According to some medical websites, there may be symptoms of APAS unrelated to pregnancy such as migraines and blood clots in the legs. But personally, I’ve never had any inkling I had it except for my recurrent miscarriages. 

3. Where did you get tested for it?

I had the test done in Hi-Precision. But for the other RID categories, I did it at St. Luke’s Global.

4. How much were the lab tests?

I paid around P5,000 for the APAS panel at Hi-Precision. The other test I had done was to check my Natural Killer Cells–and if I remember it correctly, it was around P9,000 at St. Luke’s.

5. Do I go straight to an immunologist, or shall I consult with my OB first?

I went to an OB first. She was the one who referred me to an immunologist.

6. Who are your doctors?

My OB-GYNE is Dr. Jocelyn Bambalan. She’s also a perinatologist (one who specializes in high-risk pregnancies) and sonologist so she conducts my ultrasounds as well. My immunologist is Dr. CJ Gloria. Both of them have clinics St. Luke’s Global.

7. What medicines did you have to take during your pregnancy?

Aside from the prenatal vitamins, these meds were prescribed to me to manage my APAS and sustain my pregnancy:

-aspirin, daily until 32nd week

-Heparin injection, daily until 35th week

-Prednisone (steroids) for a month during my first trimester

-two brands of probiotics everyday

-progesterone, both oral and vaginal suppository

-monthly intralipid infusion (done through IV)

8. If I have APAS, does that mean my pregnancy will be as complicated as yours?

I don’t think so. Personally, I know some women who have APAS and other RIDs and have had very smooth pregnancies. They even were able to travel while pregnant! 

Although my immunologist did comment at one point that the complications I had were a way of my body trying to reject the pregnancy due to my APAS. Still, I think that what happened to me was just purely coincidental.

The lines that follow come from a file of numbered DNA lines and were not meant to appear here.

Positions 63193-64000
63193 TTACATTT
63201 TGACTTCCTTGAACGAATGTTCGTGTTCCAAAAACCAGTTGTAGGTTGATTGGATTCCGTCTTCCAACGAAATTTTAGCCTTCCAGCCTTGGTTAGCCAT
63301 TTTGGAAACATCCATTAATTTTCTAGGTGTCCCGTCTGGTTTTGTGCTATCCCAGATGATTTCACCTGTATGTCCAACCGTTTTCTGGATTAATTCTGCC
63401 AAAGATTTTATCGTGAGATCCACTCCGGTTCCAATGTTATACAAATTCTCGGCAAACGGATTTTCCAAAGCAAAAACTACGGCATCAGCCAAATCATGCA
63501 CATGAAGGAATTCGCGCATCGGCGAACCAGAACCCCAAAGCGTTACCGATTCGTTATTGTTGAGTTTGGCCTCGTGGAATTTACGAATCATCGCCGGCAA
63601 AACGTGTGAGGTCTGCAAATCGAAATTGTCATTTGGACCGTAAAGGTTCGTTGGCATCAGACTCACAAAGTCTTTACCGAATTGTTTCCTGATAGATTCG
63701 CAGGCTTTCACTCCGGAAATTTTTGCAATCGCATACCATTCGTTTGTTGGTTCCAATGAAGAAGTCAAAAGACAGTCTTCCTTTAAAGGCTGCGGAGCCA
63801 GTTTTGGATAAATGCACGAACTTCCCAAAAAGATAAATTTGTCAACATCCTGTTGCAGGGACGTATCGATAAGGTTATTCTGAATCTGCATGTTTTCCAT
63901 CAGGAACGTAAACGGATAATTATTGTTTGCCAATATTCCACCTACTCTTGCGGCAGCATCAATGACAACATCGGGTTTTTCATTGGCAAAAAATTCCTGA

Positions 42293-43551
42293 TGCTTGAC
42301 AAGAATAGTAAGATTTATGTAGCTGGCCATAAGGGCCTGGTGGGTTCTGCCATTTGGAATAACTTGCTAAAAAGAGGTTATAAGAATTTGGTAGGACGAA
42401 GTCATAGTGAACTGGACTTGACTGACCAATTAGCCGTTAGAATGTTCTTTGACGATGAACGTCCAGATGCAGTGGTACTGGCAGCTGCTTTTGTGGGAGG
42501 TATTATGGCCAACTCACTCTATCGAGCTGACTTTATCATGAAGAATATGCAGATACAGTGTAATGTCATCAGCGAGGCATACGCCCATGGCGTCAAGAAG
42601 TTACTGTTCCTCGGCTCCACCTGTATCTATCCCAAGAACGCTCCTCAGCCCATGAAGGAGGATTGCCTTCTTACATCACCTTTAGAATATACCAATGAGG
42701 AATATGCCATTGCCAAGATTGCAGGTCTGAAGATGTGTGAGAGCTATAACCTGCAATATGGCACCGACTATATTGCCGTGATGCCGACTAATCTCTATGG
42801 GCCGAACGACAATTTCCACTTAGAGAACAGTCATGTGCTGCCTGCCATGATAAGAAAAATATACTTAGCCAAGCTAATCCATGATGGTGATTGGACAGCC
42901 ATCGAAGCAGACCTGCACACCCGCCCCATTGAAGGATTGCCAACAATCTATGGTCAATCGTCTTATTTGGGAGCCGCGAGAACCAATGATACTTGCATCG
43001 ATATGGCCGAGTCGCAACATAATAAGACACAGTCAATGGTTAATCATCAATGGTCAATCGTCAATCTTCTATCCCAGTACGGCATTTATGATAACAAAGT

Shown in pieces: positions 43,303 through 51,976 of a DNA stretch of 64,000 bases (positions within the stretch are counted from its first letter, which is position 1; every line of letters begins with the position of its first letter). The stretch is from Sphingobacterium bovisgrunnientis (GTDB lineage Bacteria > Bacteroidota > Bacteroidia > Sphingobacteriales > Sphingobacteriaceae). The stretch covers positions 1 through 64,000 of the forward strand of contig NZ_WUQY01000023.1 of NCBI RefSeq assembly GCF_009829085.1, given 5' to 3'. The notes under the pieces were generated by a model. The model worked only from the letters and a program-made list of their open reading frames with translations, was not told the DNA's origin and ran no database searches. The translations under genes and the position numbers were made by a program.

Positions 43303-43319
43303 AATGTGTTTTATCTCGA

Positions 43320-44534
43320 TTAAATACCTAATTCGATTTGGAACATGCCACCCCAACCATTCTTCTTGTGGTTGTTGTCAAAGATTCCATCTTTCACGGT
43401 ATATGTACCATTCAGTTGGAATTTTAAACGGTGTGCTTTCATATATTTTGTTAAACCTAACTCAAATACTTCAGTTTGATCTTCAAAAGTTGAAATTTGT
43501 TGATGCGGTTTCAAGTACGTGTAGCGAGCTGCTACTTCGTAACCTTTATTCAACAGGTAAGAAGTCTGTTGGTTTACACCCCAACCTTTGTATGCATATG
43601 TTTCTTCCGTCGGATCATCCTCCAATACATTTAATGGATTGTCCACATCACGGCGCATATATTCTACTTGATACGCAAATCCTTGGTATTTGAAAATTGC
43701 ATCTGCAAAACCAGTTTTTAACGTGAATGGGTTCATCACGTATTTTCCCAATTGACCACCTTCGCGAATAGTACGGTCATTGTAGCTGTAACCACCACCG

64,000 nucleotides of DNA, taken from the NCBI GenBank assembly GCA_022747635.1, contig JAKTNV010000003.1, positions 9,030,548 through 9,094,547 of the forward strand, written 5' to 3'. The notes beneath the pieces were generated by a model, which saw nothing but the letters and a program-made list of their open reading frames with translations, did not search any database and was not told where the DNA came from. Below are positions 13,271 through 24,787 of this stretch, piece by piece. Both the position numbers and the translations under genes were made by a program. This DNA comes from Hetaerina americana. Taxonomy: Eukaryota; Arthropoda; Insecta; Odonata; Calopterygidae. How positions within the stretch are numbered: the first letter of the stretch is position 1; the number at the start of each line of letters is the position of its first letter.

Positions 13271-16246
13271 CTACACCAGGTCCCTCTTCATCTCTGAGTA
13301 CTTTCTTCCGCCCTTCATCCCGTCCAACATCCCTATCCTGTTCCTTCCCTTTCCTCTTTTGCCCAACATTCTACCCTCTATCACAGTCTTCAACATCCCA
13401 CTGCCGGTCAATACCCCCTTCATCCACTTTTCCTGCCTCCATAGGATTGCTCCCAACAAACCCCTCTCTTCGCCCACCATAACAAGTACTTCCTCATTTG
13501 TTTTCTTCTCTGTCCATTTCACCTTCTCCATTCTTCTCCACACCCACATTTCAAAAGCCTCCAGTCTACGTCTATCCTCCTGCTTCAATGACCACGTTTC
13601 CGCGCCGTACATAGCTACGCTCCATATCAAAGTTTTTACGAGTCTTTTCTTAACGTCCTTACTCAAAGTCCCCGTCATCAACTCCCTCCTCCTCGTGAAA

9. If I am pregnant and have APAS, must I undergo a C-section?

Pregnant women with RIDs are automatically branded as having high-risk pregnancies. This goes into your medical chart so resident doctors and nurses know how best to deal with your case. But personally, my OB encouraged me to try for a vaginal birth even up to the last minute.

10. How much did your medicines and treatments cost?

Sorry, I forgot the exact amount of the medicines I took; but these were the ones that stood out, mainly because they were the most expensive ones!

-Heparin: a pre-filled heparin syringe cost around P470. The vials were much cheaper and they were less painful to inject, too! Tip: if you have a senior citizen in the family, ask your doctor to make the prescription under his name so you can avail of the discount.

-Probiotics: My doctor prescribed two brands. The one I got from Healthy Options, and the other is Culturelle. It is not being sold in the country but there are many resellers online. Beware though, and make sure what you’re buying is the real thing. I got mine from my immunologist’s clinic. It was around P1,000++ per box (good for one month).

-Intralipid Infusion: this is to help my baby grow in the womb. APAS babies tend to be smaller and have a very high chance of premature birth. This costs P15,000 per session at St. Luke’s Global.

*Please note that my answers are all based on MY own experience. As each pregnancy is different, your doctor may instruct you to do things differently.

If you have trouble getting pregnant or have had multiple miscarriages, I strongly encourage you to consult with a specialist. I always say this: having APAS may be difficult and expensive to manage, but it is better than being in the dark.

As they say, baby dust to all you moms-in-waiting! I am believing with you for your own rainbows. <3